Child poverty reduction target unchanged following Treasury’s revisions
The Government’s target, to reduce the proportion of children in poverty from 15% now to a world-leading 5% within ten years, remains unchanged following Treasury’s corrected and updated projections, Prime Minister Jacinda Ardern says.
Meanwhile, the Government will prioritise improving the quality of data used to measure child poverty following Treasury’s correction to its coding error and updated child poverty projections, Finance Minister Grant Robertson says.
The review process by Treasury had two aspects. The first was to correct the coding error which overestimated its projections for the number of children lifted out of poverty by both the Coalition Government’s Families Package and the previous government’s Family Incomes Package. Treasury announced that correction today.
Treasury said its December projection that the Families Package would lift 88,000 children out of poverty by 2021 had been corrected to 64,000. The corresponding figure for the Budget 2017 Family Incomes Package was a fall from 49,000 to 33,000 children lifted out of poverty by 2021 – a proportionate fall for the two packages.
“The new results continue to indicate that the Coalition Government’s Families Package will have double the impact reducing child poverty than National’s poorly targeted and more costly tax cut package,” Grant Robertson says.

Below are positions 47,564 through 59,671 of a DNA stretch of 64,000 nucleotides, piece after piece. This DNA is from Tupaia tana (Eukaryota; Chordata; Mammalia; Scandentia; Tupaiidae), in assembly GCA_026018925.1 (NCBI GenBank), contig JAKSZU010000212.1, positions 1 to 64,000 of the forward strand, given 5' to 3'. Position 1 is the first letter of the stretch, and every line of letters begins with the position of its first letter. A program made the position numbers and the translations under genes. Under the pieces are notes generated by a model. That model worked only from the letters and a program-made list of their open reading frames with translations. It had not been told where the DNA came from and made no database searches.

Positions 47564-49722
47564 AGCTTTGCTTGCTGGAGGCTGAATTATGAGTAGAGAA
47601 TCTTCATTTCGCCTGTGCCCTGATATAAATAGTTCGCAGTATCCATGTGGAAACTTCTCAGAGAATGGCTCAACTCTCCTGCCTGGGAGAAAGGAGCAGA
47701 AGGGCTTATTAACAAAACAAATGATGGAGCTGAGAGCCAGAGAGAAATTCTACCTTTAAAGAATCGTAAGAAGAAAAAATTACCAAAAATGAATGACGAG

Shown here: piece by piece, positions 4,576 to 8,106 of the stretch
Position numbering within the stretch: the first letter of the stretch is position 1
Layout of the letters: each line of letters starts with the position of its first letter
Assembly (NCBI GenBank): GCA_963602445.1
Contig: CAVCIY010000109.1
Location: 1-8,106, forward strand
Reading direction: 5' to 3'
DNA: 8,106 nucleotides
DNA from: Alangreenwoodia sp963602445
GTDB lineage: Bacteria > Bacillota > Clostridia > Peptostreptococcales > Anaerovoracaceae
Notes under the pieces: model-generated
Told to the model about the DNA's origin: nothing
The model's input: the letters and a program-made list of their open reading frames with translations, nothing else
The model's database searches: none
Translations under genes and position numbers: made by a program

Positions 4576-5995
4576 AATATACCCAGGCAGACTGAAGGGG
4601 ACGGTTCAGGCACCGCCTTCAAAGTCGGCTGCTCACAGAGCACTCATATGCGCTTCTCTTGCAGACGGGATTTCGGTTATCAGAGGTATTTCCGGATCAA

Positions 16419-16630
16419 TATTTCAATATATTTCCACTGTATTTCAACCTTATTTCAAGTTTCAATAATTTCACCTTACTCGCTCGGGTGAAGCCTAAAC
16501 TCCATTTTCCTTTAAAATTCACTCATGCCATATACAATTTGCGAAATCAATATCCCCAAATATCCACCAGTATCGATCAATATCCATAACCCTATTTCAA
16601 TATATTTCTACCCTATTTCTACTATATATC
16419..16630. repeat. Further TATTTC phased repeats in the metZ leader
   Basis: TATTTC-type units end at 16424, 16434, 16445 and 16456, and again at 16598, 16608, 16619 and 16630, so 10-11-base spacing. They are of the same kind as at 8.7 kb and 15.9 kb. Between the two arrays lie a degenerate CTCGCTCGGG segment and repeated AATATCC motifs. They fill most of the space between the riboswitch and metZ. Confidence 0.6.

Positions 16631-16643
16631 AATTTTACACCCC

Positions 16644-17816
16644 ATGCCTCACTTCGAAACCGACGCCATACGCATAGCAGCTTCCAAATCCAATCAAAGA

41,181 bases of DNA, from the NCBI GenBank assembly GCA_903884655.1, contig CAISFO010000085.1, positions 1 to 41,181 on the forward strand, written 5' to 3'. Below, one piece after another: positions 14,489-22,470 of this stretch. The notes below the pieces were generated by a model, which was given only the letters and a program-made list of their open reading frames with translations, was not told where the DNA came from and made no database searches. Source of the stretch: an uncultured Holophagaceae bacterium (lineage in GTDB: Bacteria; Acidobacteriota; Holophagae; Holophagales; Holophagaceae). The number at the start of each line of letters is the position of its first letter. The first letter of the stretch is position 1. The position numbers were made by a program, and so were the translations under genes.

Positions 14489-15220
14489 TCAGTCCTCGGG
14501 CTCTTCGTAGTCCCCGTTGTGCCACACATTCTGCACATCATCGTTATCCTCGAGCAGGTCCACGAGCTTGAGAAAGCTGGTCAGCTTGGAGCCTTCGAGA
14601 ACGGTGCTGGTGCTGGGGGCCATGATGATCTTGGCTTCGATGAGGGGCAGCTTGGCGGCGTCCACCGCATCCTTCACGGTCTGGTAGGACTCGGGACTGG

“The coding error does not impact what families will receive from the Families Package – 384,000 families will still be better off by an average $75 per week.”
The second aspect of the review was for Treasury to update the underlying data in its model from Stats NZ’s 2014/15 Household Economic Survey (HES) to 2015/16 numbers. During this process, problems with that data and for some other years were uncovered. Treasury turned back to pooling 2014/15 data with the 2012/13 HES, producing different numbers to the corrected figures – 54,000 and 27,000, respectively.
“Treasury has said that caution should be applied to using these numbers on their own due to the small underlying sample sizes, and says that they should not be used for benchmarking purposes. This is why we have made the decision to provide for stronger and larger data sets for these surveys, and we are working with Stats NZ on this,” Grant Robertson says.
“Best advice remains that about 14%-15% of children live in households earning below 50% of the median income before housing costs. This level of child poverty is totally unacceptable for a country like New Zealand,” Jacinda Ardern says.
“Our target to ensure this falls to below 5% of all children in 10 years’ time is unchanged by Treasury’s correction. This goal would see New Zealand achieve one of the lowest rates of child poverty in the world. I believe we have the opportunity and the moral obligation to ensure children are free from the burden of poverty,” Jacinda Ardern says.
Note: The corrected projections, and the 15%-5% target, relate to the below 50% of the median income before housing costs measure of child poverty.